Julian Whitaker, MD
“Life is uncertain. Eat dessert first.” “A balanced diet is a cookie in each hand.” “Man cannot live on chocolate alone, but woman sure can.” These quotes, which will likely resonate with some of you, are reflective of our collective sweet tooth. On average, Americans consume 22.2 teaspoons of sugars every day. That adds up to 355 calories a day—20 percent more than we were eating 35 years ago—and it’s showing up in our hips and waistlines, blood sugar and blood pressure, and overall health.
Not Only High-Fructose Corn Syrup
You’re no doubt aware of the bad press high-fructose corn syrup (HFCS) has received in the past couple of years. There’s even talk of creating an “anti-obesity” tax on this inexpensive and ubiquitous product, which has overtaken sucrose (white sugar) as the sweetener of choice in drinks and prepared foods. Many health-conscious people are shunning it in favor of honey, raw sugar, evaporated cane juice, molasses, or newer sweeteners such as agave nectar. Even sucrose is purported to be better than HFCS.
HFCS certainly deserves its bad rap, but I wouldn’t let other sugars off the hook. Sucrose is broken down in the body into 50 percent fructose and 50 percent glucose. High fructose corn syrup, despite its name, is actually a blend of fructose and glucose (in ratios of 55/45 in soft drinks and 42/58 in foods). Other common sweeteners have comparable ratios or breakdowns. From a health perspective, HFCS, sucrose, and most other sugars have more similarities than differences. They all drive up blood sugar and insulin. None provides significant nutritional value besides concentrated, empty calories. And each delivers a wallop of fructose—which creates problems of its own.
The Problem With Fructose
For years, we believed that fructose was the best of all caloric sweeteners. Mother Nature put it in fruit, so what could be more natural and healthy? Furthermore, because fructose has less of an effect on blood sugar than sucrose, it was thought to be better for people with diabetes.
We were wrong. Our bodies can certainly handle a little fructose—the amount, say, in a piece of fruit—especially when it comes packaged with fiber, vitamins, and other nutrients. We cannot, however, handle the massive amounts we get in sodas and other sweetened beverages, desserts, and processed foods.
Fructose is readily taken up by the liver, where it is converted into fat. Some of it is released into the bloodstream (that’s why this sugar drives up triglycerides), and some is stored as fat. Extra calories from any source put on the pounds, but fructose has a special talent for packing them on in the abdominal area—the fat distribution that is linked with metabolic syndrome, diabetes, and cardiovascular disease. Early research suggests that fructose also interferes with satiety-signaling hormones, which may contribute to overeating and greater weight gain.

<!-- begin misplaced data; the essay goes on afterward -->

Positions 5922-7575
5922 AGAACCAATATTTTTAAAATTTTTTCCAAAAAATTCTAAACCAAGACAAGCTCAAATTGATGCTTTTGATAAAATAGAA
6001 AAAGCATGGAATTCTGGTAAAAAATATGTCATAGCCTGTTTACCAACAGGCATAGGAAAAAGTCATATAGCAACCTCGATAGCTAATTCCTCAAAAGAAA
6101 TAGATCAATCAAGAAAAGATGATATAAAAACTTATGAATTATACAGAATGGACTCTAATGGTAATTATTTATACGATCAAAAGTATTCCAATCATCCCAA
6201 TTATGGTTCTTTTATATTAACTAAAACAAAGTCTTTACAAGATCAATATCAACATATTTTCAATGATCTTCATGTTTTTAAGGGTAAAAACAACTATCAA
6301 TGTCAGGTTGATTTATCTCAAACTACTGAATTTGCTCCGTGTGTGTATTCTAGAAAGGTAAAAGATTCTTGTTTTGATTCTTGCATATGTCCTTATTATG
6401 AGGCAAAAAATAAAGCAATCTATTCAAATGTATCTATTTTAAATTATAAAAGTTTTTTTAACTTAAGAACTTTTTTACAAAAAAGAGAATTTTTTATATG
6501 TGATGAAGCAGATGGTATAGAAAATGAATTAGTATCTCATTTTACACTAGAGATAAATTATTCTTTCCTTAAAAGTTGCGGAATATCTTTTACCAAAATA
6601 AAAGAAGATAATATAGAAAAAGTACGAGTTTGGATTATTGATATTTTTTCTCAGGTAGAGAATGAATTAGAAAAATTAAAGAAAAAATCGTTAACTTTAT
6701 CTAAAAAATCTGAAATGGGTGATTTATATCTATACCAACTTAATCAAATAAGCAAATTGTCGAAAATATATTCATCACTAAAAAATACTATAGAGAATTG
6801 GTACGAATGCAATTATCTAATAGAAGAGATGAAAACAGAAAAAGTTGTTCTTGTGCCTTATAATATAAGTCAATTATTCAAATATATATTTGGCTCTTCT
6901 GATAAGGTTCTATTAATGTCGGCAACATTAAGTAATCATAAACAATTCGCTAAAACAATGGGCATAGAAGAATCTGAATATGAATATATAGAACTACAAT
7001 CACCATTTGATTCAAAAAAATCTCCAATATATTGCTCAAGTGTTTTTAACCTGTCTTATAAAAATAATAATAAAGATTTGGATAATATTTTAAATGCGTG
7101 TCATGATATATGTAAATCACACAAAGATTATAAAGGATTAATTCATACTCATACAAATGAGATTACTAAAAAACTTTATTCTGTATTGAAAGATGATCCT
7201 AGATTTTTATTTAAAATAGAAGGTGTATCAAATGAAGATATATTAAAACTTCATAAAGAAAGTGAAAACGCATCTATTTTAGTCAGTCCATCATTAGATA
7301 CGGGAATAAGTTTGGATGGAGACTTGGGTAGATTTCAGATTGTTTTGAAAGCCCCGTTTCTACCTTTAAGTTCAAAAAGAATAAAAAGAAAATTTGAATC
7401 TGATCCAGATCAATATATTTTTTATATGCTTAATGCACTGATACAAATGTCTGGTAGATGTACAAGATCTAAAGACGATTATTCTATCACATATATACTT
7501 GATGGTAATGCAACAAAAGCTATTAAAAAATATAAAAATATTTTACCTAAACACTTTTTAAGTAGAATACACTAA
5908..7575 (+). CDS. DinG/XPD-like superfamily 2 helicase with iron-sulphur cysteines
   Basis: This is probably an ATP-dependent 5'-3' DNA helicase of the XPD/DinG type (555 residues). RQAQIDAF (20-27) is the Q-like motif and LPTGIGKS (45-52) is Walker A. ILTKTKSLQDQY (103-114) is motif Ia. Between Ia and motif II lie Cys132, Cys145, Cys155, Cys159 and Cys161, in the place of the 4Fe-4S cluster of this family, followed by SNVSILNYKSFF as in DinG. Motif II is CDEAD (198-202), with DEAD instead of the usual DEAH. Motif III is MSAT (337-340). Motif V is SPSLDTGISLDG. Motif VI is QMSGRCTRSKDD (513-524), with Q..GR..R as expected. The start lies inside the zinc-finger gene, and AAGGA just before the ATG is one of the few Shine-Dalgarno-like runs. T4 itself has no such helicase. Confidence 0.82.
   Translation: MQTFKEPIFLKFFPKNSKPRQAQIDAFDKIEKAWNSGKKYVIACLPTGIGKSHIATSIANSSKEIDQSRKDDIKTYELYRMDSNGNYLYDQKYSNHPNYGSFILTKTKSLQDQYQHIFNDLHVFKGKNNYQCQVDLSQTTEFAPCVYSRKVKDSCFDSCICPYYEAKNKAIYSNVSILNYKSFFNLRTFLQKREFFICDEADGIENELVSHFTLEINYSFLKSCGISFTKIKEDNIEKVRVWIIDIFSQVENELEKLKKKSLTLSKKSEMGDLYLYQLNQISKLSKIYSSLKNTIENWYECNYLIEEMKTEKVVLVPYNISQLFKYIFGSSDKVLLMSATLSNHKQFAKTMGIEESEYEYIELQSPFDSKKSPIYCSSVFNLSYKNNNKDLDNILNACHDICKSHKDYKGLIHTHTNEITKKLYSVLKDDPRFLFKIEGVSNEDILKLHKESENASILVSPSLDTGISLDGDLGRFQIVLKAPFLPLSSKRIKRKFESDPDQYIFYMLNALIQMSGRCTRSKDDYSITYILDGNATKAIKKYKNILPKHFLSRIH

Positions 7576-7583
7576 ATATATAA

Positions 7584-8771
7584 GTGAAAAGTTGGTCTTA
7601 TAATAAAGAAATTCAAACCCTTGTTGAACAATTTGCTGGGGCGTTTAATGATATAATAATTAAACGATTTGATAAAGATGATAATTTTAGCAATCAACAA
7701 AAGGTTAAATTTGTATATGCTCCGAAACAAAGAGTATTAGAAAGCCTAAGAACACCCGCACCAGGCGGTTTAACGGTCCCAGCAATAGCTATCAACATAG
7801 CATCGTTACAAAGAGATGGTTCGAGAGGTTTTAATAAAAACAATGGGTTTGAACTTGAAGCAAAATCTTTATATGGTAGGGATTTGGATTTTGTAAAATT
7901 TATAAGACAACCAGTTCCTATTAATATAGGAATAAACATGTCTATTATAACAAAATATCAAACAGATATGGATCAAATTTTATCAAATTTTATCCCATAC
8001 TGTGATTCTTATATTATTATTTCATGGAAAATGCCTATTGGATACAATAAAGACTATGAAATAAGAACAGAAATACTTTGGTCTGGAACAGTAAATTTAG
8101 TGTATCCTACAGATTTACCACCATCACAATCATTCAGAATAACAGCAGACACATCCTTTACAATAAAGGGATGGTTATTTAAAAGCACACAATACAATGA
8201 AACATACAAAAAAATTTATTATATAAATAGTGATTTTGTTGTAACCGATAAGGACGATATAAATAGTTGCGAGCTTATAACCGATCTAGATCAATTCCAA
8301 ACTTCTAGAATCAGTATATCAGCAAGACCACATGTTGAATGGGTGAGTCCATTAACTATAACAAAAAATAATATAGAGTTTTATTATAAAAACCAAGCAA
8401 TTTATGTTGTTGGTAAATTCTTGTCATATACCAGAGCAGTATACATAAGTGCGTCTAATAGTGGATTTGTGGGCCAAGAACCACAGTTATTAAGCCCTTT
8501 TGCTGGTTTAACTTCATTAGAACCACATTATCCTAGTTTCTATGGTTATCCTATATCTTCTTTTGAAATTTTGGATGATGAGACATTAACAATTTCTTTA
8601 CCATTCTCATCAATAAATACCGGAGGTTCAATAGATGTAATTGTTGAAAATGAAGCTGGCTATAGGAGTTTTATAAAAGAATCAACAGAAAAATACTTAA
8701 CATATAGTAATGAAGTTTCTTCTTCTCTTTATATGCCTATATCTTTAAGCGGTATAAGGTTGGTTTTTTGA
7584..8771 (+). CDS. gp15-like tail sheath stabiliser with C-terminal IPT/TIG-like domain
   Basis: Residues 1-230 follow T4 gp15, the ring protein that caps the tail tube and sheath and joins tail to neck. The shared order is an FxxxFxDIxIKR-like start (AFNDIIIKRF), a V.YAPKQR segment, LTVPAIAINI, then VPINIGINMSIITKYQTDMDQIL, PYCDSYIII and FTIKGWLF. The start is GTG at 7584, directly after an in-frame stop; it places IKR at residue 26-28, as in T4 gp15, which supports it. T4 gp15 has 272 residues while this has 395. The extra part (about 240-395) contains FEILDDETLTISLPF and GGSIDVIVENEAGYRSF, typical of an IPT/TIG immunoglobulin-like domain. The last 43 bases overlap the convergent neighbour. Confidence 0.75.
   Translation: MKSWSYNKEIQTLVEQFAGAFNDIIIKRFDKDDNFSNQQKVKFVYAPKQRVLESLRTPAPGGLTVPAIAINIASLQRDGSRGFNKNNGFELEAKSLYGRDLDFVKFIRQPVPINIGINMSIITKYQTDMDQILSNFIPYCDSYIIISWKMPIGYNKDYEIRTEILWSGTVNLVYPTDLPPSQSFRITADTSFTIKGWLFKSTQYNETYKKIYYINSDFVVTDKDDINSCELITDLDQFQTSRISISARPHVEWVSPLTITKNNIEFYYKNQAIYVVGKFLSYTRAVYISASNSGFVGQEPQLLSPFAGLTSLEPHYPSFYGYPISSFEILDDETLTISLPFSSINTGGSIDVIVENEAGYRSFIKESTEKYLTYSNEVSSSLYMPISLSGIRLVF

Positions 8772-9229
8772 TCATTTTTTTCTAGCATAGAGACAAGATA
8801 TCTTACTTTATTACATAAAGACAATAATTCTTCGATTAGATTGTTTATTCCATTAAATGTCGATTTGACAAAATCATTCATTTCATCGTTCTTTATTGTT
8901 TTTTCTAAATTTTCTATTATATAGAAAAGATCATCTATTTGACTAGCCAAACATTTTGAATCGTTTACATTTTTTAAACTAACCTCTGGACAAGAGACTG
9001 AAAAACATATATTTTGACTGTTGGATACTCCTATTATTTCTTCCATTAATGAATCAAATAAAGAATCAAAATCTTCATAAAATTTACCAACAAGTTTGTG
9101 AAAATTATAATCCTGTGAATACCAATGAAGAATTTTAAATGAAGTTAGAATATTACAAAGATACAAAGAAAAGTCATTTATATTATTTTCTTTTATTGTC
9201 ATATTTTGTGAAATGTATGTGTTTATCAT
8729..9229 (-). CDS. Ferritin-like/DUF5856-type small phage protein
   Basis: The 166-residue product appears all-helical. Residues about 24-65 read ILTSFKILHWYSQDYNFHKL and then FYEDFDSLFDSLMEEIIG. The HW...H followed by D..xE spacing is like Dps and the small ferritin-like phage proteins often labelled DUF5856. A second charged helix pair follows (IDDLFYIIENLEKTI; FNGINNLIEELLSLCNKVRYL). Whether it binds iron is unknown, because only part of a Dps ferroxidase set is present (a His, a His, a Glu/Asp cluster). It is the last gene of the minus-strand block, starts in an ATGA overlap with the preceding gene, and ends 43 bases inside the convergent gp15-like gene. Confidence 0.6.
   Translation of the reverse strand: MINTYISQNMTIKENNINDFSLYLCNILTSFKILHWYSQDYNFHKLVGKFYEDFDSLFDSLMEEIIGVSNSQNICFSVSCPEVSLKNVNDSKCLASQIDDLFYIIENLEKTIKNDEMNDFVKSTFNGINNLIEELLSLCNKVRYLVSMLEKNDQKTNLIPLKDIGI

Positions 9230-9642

Excessive fructose consumption is clearly linked with metabolic syndrome, as it boosts virtually every risk factor of this increasingly prevalent condition. In a 2010 study, Spanish researchers placed men on a very high-fructose diet, and after just two weeks, they had significant increases in blood pressure, triglycerides, insulin, and liver enzymes, as well as reductions in insulin sensitivity and protective HDL cholesterol. Overall, markers of metabolic syndrome increased by 25-33 percent! (These parameters returned to normal within two months of resuming a normal diet.) The researchers concluded, “High doses of fructose raise the blood pressure and cause the features of metabolic syndrome…. Excessive intake of fructose may have a role in the current epidemic of obesity and diabetes.”
A high-fructose diet also raises blood levels of uric acid and increases risk of gout. It is implicated in nonalcoholic fatty liver disease, which is most common in overweight people with metabolic syndrome. In addition, it accelerates the creation of advanced glycation end products (AGEs), which are formed when sugars react with proteins and are an underlying cause of diabetic complications, cataracts, Alzheimer’s, and overall aging. Fructose is eight to 10 times more reactive than glucose in terms of initiating the chemical reactions that create AGEs.
Lay Off All Sugars
Most of the excess sugars Americans consume are in drinks, so the next time you have a hankering for a Pepsi or Snapple, think again. And don’t believe that HFCS-free drinks sweetened with “natural” sugars or fruit concentrates—or pure, concentrated fruit juice, for that matter—are any better. The end result, in terms of calories and fructose delivery, is pretty much the same.
I know your sweet tooth is going to act up from time to time, and a little sugar is likely to slip into the healthiest diet. But be aware of all the hidden sources of sugar in foods and drinks and do your best to avoid them.
- Read labels carefully and minimize your intake of all sugars. Do not replace them with artificial sweeteners, which also have a host of problems, but with stevia or xylitol.
- To make an appointment with the nutritionist at the Whitaker Wellness Institute, call (800) 488-1500.
- Perez-Pozo SE, et al. Excessive fructose intake induces the features of metabolic syndrome in healthy adult men: role of uric acid in the hypertensive response. Int J Obes (Lond). 2010 Mar;34(3):454-461.
Modified from Health & Healing with permission from Healthy Directions, LLC. Photocopying, reproduction, or quotation strictly prohibited without written permission from the publisher. To subscribe to Health & Healing, click here.